California Can Ban Sales of Foie Gras, But Only if It Is Produced in State

foie grass Photo Source: Adobe Stock Image

Often described as a “luxury food item beloved in French cuisine,” foie gras is made from the fattened liver of a duck or goose. Unfortunately, in order to obtain the 50 to 65 percent of fat that produces the “rich and buttery flavor,” the maltreated fowl must be force-fed. A tube is inserted into its throat and over two pounds of a corn-based mixture is delivered into its stomach each day via a feeding tube.

California does not approve of this cruel fowl-gorging practice. In 2004, after campaigns from animal-rights activists, it banned both what legislators called the “inhumane process,” as well as sales of the abused birds. Nine years of litigation and three appeals followed, but now the Ninth Circuit has ruled that foie gras cannot be produced in California, but it may still be sold there if it is produced out of state.

In a 2-1 decision on May 6, with Justice Lawrence VanDyke concurring in part and dissenting in part, Justice Ryan D. Nelson affirmed the decision of the U.S. District Court for the Central District of California that dismissed numerous challenges to California’s ban. Writing for the court, Justice Nelson opined, “We hold that the sales ban is neither preempted nor unconstitutional and that the specified transactions are out-of-state sales permitted by California law.”

In other words, a 1.94-pound package of foie gras will still be available on Amazon for $109.95.

Nelson’s opinion began with an explanation of Cal. Health & Safety Code § 25982, which “prohibits the in-state sale of products that are “the result of force-feeding a bird for the purpose of enlarging the bird’s liver beyond normal size.” Legislators gave producers a “seven-year grace period” for the transition. Plaintiffs began their quest to overturn the law as soon as the grace period expired. Nelson also discussed the Department of Agriculture’s Poultry Products Inspection Act (PPIA) which mandates the inspection of domesticated birds that are slaughtered and processed into products for human consumption.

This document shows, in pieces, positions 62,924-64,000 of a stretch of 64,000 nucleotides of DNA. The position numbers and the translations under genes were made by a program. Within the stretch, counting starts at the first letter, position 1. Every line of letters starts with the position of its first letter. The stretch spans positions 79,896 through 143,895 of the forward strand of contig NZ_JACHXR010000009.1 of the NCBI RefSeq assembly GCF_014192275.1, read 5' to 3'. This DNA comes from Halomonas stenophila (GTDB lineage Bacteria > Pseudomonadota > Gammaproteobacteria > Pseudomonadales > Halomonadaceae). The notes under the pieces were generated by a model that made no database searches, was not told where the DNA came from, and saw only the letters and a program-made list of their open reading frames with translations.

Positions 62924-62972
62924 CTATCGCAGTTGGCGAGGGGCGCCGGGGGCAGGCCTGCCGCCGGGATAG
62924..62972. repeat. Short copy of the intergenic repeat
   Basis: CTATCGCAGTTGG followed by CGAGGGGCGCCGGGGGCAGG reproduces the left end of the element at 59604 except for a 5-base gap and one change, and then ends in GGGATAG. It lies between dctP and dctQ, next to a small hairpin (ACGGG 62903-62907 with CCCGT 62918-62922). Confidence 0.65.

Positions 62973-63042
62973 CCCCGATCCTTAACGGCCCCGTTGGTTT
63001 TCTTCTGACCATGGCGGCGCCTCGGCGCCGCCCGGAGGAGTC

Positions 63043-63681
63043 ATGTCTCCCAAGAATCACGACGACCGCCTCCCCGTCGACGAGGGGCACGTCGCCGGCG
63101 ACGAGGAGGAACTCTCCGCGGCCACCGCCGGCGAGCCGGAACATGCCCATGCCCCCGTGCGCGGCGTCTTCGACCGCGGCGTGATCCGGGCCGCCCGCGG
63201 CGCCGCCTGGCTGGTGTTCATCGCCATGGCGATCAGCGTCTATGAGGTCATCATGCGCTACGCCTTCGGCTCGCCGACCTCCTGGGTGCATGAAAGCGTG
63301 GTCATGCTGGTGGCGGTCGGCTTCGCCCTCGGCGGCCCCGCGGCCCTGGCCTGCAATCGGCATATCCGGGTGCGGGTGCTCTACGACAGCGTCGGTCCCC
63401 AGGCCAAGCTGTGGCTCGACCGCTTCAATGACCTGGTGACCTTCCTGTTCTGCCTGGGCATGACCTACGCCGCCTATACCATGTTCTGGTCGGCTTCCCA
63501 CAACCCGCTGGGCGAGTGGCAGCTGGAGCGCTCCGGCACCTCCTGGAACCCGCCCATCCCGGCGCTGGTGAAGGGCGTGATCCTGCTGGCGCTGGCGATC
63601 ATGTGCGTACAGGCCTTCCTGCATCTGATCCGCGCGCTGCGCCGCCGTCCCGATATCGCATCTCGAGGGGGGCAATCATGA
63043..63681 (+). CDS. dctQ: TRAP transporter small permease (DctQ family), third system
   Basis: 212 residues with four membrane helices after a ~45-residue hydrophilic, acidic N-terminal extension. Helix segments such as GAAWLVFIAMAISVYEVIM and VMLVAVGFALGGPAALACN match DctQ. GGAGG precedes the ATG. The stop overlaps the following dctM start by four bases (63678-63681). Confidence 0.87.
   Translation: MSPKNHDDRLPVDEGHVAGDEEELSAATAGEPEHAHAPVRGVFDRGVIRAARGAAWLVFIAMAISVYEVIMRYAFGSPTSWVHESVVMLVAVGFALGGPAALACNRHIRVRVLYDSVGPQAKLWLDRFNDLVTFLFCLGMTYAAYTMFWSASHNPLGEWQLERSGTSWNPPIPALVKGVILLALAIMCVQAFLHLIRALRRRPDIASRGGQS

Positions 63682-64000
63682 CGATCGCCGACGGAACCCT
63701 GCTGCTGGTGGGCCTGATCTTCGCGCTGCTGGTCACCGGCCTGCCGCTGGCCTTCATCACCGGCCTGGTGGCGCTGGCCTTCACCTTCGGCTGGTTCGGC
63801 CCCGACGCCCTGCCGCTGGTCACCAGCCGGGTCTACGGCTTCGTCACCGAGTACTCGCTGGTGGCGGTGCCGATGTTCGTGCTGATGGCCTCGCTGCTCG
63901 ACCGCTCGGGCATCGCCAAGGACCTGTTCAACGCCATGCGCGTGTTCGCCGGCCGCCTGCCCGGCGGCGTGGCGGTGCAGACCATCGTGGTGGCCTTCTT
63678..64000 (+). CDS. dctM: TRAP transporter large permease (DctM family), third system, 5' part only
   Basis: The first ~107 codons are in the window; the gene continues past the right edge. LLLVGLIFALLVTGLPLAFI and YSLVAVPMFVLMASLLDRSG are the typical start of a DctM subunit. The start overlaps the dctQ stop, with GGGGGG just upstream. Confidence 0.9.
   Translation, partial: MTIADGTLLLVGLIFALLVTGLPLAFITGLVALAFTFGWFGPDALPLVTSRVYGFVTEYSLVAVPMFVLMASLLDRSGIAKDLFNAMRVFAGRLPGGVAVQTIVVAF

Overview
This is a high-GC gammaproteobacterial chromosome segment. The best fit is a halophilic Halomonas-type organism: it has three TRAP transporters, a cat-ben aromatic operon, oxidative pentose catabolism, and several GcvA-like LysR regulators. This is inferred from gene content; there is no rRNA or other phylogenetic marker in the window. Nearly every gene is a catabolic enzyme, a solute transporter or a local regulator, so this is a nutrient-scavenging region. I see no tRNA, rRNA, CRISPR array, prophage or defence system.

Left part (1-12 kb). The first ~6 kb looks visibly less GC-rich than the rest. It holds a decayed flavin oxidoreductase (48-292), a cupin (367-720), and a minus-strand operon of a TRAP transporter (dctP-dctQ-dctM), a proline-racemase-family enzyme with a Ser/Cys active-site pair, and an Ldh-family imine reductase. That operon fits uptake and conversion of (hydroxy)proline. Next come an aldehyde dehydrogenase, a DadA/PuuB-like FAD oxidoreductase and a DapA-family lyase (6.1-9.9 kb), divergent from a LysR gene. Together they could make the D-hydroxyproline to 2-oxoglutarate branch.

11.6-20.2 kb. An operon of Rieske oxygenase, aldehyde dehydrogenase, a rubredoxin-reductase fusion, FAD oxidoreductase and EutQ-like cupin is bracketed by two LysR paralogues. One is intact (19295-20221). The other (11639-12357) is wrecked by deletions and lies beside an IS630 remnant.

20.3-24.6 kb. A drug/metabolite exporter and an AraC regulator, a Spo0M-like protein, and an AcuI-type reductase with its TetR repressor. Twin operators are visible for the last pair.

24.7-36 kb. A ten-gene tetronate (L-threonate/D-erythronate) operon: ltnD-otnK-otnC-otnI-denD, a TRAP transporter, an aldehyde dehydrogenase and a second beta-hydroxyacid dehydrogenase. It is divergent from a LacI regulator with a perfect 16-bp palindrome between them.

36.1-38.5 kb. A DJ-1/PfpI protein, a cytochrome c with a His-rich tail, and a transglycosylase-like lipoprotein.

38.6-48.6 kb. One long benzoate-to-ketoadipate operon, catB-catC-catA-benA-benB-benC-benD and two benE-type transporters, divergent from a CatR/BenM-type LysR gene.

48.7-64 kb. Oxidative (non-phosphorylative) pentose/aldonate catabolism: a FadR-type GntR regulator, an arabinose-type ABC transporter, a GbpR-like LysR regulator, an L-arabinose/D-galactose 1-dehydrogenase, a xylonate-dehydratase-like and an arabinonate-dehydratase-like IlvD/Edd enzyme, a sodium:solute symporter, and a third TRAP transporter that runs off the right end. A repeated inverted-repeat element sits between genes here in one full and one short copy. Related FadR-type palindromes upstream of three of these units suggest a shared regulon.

Plaintiff-appellees, the Association des Eleveurs de Canards et d’oies du Quebec (Association of Breeders of Ducks and Birds of Quebec) (sellers) and restaurateur Sean Chaney, argued that the California ban is preempted by the PPIA Act and that it violates the Commerce Clause of the U.S. constitution. Plaintiffs also asked the court to clarify how sales could still be legal if the ban is held to be constitutional.

Justice Nelson dismissed each of the plaintiffs’ arguments in his 22-page opinion that detailed the Court’s disagreement with each claim. First, he dismissed the sellers’ contention that the ban cannot be enforced because it would force them to comply with contradictory laws. While it is true that U.S. law (the PPIA) can preempt state law, Nelson wrote that the ban prevails because it is local. It does not forbid the production and sale of the controversial product outside the state of California. Sellers can still force-feed their birds, just not in the Golden State.